jobs, guarantee, monetary, Keynesian
Works under the U.S. Works progress Administration was the largest and most ambitious New Deal agency, employing millions to carry out public works projects and providing income to the scores of unemployed during the Great Depression in the 1930s

Keynes’s ideas significantly influenced many post-war policies; including the welfare state, public health-care, the minimum wage, and other increases to workers’ wages. These policies were central in raising living standards during the post-war era, but many of their advocates overestimated their effectiveness at stimulating economic growth. While it is true that unlimited free-market capitalism pushes cuts to wages too much, and harms growth, but there is also a point at which wages become too high for businesses, and investments begins to fall. Keynesian economics came to a head during the 1970’s Oil Crisis when governments failed to reduce unemployment through large stimulus programmes.

jobs, guarantee, monetary, keynesian
However, focus on improving wages alone does not work beyond a point, and economies began to suffer again

Since then, and up to the 2008 financial crisis, Keynesians have been working to improve their theory, developing what is now called Post-Keynesian Economics. It integrates newly acquired insights into government finance that are collectively called “Modern Monetary theory”, allowing Keynesian economics to explain the real, as well as imagined, limits of government spending. The key policy proposal to come from Post-Keynesian Economics is the Job Guarantee Programme. Whereas the post-war public spending was targeted to increase workers’ wages, in the hopes of stimulating the economy, and thereby creating new jobs, a Job Programme on the other hand directly targets unemployment, by hiring the unemployed to work for the government. Some countries trialled Job programmes on a small scale during the 40s and 50s. Those advocating post-Keynesian policies, however take the idea of Job programme to its natural limits, arguing that the government should initiate a permanent scheme of hiring all of the unemployed. Thus essentially providing a job to everyone and anyone who wants to work.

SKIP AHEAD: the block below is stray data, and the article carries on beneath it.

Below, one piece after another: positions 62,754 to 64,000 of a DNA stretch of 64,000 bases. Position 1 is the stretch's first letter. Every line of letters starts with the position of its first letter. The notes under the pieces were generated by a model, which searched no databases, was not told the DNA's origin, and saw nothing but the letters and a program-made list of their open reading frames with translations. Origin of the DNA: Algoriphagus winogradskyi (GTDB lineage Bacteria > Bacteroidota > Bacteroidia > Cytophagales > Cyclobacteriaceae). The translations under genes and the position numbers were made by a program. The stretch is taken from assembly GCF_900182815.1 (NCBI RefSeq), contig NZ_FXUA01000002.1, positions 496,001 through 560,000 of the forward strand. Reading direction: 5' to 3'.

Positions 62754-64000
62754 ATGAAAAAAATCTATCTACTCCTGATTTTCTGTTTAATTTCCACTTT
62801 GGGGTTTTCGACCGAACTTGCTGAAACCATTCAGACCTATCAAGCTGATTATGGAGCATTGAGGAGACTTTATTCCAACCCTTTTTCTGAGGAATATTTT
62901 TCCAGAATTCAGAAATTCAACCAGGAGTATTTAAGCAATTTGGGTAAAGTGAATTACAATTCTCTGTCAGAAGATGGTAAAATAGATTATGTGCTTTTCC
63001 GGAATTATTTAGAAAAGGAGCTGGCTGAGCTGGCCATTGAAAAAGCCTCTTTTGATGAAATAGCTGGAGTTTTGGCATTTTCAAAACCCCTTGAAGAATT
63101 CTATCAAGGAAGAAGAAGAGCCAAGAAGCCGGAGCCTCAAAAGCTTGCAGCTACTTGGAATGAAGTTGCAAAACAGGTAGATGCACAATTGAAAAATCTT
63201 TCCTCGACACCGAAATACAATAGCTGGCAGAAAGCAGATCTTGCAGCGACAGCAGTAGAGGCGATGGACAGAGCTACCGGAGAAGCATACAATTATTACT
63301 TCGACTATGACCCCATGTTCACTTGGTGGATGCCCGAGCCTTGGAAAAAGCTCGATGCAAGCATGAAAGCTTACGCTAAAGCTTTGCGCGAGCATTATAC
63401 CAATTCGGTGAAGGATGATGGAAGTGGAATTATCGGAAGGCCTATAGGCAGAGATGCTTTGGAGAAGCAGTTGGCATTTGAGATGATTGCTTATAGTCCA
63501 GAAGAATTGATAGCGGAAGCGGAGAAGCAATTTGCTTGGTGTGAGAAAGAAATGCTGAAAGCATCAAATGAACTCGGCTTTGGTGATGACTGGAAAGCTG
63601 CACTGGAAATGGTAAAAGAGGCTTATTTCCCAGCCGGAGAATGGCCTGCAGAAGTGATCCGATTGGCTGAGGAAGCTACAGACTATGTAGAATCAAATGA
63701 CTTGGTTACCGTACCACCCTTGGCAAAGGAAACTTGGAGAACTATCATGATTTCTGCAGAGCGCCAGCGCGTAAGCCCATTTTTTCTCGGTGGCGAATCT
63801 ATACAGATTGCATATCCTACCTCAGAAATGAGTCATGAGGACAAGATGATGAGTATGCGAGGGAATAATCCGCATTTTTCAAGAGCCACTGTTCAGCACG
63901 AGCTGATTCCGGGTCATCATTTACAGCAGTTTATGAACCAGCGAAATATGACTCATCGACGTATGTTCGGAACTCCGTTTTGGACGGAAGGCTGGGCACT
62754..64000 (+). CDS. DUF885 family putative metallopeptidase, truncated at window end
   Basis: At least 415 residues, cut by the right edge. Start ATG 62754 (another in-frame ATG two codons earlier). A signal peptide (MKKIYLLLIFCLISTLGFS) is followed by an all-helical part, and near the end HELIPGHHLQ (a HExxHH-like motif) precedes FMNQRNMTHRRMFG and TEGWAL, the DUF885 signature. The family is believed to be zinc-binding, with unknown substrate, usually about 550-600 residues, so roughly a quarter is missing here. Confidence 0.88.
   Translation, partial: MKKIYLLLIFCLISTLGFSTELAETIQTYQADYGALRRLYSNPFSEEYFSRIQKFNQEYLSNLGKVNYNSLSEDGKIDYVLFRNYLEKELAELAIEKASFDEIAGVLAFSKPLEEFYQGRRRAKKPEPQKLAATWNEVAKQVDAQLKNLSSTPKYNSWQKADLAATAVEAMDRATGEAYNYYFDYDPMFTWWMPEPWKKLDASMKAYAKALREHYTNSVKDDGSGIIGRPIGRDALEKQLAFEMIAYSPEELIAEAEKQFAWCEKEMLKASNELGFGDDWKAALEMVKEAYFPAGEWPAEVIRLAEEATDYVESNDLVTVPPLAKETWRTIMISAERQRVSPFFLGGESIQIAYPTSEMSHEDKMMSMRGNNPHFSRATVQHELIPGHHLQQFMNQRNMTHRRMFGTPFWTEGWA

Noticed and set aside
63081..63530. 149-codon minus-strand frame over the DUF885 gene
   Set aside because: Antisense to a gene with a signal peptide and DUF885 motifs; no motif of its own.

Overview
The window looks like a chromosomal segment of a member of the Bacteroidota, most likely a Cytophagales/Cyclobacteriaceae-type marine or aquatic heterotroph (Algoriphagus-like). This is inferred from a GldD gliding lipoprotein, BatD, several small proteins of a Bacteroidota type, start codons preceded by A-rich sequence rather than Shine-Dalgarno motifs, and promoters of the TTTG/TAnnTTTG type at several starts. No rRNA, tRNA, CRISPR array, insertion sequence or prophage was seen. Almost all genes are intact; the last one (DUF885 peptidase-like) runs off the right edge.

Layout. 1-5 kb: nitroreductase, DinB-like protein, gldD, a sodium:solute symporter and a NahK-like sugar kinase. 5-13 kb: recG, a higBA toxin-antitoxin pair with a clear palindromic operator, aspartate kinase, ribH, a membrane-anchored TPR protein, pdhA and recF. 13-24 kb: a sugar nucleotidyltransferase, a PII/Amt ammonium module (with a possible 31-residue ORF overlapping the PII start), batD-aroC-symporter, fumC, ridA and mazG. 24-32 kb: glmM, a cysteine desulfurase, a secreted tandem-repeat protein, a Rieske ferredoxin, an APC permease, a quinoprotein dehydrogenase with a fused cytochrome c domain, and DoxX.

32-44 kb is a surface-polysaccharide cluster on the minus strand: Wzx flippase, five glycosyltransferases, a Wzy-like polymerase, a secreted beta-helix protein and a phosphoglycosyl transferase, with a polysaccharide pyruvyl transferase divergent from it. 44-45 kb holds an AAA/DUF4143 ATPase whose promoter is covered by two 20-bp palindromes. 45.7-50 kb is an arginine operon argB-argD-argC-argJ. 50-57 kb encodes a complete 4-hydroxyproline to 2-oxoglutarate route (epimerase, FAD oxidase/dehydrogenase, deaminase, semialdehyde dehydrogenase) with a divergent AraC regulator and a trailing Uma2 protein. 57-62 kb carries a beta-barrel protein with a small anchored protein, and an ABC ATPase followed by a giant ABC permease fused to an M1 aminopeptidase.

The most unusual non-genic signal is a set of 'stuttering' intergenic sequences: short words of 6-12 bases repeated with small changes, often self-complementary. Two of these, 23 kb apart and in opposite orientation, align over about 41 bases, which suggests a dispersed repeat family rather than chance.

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What could a job guarantee do to economic decision making and standard of living?

This scheme has obvious benefits as providing jobs to everyone would drastically reduce poverty and it would boost growth by increasing the size of the workforce. The original pioneer of this scheme, Hyman Minsky, and Modern advocates like Warren Mosler, and Randall Wray, argue that it is always within the financial capacity of developed countries to sustain full employment, through deficit spending, and anything less than that is an economic mistake. Unemployment, they argue is thus a political decision, and never an economic necessity.

The Job Guarantee program is increasingly popular among much of the centre-left who think that capitalism can be made into a workable system, and the far-left, who seek a more cooperative and participatory alternative. For the centrists, the Job Guarantee would be at the minimum wage, with the intention that people learn skills on the job, and then transfer to the private sector when ready to earn a higher wage. For them, the Job Guarantee programme would be a way to stabilise capitalism; with the government expanding and picking up the slack when the private sector is faltering, and reducing it’s capacity when the private sector is booming. By providing training to the unemployed and an income, the scheme would help prepare people for private sector work, and boost consumption and demand in the economy.